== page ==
Florida Wage Garnishments occur when a creditor takes legal action to seize a portion of your wages, bank account, or other assets. In Florida wage garnishment cases, the creditor will contact your employer and have your employer deduct a specified amount of money from your check each week, which now gets forwarded to the creditor. Wage garnishment is not permitted in all 50 states. However, in the state of Florida, it is a legal method of debt collection. Fortunately, you have many legal options to prevent or stop wage garnishments from occurring.
If you are threatened with a wage garnishment or your wages are already being garnished, contact Florida Law Advisers, P.A., for help. Our team of attorneys will aggressively defend your rights to end the wage garnishment. Before a creditor can obtain a garnishment, the creditor must receive a court order to collect the debt. The court order will allow the garnishment to continue until the amount owed is paid in full or until you take legal action to stop the garnishment. Many types of debt are eligible for wage garnishment, with the most common being: unpaid child support, judgments from private lawsuits, taxes, and medical bills.
Frequently Asked Questions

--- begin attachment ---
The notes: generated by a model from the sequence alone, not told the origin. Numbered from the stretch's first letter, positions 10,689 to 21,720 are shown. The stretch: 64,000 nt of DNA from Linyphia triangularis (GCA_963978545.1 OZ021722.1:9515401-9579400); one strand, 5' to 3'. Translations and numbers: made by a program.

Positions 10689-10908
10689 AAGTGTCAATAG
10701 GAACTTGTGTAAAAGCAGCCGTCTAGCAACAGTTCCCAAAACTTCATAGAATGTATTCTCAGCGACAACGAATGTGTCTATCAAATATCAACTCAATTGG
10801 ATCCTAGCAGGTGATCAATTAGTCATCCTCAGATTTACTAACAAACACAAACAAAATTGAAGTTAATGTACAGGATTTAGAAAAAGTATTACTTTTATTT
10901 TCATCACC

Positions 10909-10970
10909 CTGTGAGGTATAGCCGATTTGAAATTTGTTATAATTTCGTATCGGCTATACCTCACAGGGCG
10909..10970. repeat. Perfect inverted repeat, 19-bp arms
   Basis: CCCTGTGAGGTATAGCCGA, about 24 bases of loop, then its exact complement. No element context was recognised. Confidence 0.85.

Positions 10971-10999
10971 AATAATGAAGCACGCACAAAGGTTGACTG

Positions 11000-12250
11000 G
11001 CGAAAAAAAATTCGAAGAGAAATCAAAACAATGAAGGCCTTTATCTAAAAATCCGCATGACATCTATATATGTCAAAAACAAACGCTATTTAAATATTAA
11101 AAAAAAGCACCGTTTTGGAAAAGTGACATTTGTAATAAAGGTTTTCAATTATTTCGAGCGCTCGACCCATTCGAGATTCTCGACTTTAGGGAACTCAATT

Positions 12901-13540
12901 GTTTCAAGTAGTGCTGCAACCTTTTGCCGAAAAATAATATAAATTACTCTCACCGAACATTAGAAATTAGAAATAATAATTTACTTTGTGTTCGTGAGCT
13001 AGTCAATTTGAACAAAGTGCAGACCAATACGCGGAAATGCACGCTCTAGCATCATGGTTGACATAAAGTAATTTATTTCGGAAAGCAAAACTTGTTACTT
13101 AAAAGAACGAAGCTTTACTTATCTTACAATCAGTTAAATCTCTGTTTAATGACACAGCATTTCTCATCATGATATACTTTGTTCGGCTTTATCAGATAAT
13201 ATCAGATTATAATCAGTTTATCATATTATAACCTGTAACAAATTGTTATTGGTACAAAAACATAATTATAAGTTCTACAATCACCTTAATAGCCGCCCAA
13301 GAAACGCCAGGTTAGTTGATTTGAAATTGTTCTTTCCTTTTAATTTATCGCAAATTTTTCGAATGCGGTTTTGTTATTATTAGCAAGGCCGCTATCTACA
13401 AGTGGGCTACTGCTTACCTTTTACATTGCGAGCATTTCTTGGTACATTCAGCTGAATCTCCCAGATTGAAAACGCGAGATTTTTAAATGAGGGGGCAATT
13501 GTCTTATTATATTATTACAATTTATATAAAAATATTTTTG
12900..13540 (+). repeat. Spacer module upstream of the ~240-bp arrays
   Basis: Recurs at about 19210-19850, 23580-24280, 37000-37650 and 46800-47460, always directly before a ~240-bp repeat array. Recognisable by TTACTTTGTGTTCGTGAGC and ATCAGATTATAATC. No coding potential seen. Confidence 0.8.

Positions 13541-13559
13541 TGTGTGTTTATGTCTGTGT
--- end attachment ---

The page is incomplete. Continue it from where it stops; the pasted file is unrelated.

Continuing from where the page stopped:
File a claim for exemptions and request for a court hearing. The Claim must be filed with the court and sent to the bank’s attorney as well. Usually, 4-10 weeks later there will be a court hearing to determine if the claim of exemptions will be granted. The garnishment will continue while you wait for the court hearing.
A Chapter 7 or Chapter 13 case will put an immediate stop to a wage or bank account garnishment. In some cases, a head of household exemption may also stop a garnishment. However, the exemption will typically require a few weeks to take effect and the creditor will still be able to pursue other forms of collection, including future garnishments.
Chapter 7 or Chapter 13 bankruptcy will put an immediate stop to a wage or bank account garnishment. You will not have to wait for a court hearing, the garnishment will be stopped instantly when the bankruptcy is filed.
Florida law only requires the lender to mail notice, it does not require they prove you received it. Therefore, most borrowers will not receive any notice until they see the money missing from their pay check.